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Fer Franco
Ritos de Paso Zara Hedderman , February 8th, 2024 09:11

Debut from Guatemalan producer marks a promisibng combination of tonal dexterity and unhurried pacing, finds Zara Hedderman

In the process of developing his debut LP, Guatemalan producer Fer Franco described feeling “very detached from expectations,” choosing, instead, to simply enjoy the act of making music. Following his instincts, Franco conjures an endearing listening experience as the sonic sensibilities and structures of Ritos de Paso (which translates as ‘Rites of Passage’) are steered by loosely controlled and masterfully produced explorations that venture towards techno, kosmische music and gorgeous ambient arrangements.

There’s an undeniable assurance displayed in Franco’s production on this impressive debut. His attributes as both composer and producer are heard in the unhurried pacing and gradual expansion of the calming ‘Eliminar Lo Innecesario’ (an immediate highlight of the LP). The track effectively foregrounds the brilliant tonal dexterity of the LP, sitting between the compact sci-fi infused ‘Tu Señal’ and the atmospheric pulse running through the dark instrumental ‘Asumir Forma’. Franco melds those different sonic worlds with such finesse and consistently demonstrates how skilled he is at tastefully decorating his vast arrangements to create beautifully vivid compositions. Take the foundational thumping pattern of ‘Otras Voces’ which becomes intertwined with a bewitching combination of tingling, twinkling synths and haunting vocals, courtesy of UK musician Gary Burton, to create a gorgeous swirl of serenity.

In making his introduction with Ritos de Paso, Franco gives us an insight into his interiority through song titles and the subsequent atmospheres created in those worlds. From there, we can follow the various lines that together draw a map of his musical DNA, whether that’s in a likeness to producer Daniel Lopatin (Oneohtrix Point Never) in the more ethereal synth moments or combining the essence of Thom Yorke’s 2006 solo effort The Eraser with some distinctly Animal Collective-like vocal stylings on the compelling closer, ‘Nunca Termina’. Outside of those musical references, one really feels the strength of community surrounding him on this release, notably fellow Guatemalan artist Mabe Fratti, whose contributions on ‘Ya No Vivo Aquí’ and ‘Eliminar Lo Innecesario’ bring great character to the songs. There’s a captivating comfort emanating from each of the contributors’ performances which make the thoughts of future works from Franco an exciting prospect.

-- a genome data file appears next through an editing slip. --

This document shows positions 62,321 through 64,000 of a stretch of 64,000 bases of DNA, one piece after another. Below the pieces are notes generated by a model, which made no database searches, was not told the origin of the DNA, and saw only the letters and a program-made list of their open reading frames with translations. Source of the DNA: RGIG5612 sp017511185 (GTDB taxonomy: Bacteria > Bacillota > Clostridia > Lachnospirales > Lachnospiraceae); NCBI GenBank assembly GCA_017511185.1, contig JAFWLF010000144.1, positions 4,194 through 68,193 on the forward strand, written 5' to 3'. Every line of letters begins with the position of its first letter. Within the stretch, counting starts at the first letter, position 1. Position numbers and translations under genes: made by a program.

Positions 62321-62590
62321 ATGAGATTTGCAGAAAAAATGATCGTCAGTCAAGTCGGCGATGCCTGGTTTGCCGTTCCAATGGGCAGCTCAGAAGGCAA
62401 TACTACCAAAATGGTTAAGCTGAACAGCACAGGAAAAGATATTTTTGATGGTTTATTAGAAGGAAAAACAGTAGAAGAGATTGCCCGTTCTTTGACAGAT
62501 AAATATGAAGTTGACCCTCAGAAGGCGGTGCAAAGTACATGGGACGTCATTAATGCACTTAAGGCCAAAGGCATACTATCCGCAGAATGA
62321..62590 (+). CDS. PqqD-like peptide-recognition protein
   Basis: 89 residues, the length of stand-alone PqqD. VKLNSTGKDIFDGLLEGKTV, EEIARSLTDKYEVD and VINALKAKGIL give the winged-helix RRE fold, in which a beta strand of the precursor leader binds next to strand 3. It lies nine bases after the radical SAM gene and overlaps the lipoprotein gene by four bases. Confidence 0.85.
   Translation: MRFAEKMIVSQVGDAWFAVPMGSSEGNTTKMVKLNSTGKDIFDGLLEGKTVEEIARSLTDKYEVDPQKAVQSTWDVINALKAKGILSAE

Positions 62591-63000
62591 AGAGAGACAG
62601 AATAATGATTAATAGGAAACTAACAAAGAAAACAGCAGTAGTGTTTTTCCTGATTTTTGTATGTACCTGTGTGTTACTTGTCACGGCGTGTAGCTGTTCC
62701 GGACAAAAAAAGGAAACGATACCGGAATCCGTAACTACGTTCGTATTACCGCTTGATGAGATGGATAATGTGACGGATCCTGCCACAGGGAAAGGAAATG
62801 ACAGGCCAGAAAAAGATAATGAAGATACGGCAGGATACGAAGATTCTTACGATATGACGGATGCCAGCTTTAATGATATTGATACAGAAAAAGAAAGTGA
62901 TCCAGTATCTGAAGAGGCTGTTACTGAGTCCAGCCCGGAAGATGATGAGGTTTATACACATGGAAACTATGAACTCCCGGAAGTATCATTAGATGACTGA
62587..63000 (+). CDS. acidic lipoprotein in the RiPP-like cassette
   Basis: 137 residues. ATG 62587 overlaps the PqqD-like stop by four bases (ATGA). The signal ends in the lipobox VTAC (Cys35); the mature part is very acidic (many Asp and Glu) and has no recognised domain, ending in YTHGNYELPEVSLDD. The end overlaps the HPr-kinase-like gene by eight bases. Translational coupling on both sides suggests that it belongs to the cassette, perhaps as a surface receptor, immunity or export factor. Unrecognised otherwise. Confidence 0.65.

There were times when listening to Ritos de Paso that made me think of mid-2000s culture and its lingering influence. ‘Otras Voces’ evoked both some of the dominant movements and motifs scattered across the Drive soundtrack whilst also bearing a likeness to artists like Washed Out. With each return to Ritos de Paso, I considered how the work fits into the present moment as it so often conjures the past via its tonal familiarity. In this regard, Franco isn’t exactly pushing the boundaries with these tracks, but that certainly doesn’t translate into this being a lacklustre offering either. Instead, it provides audiences with a rather comfortable setting to get acquainted with Fer Franco. It marks a promising start to his career.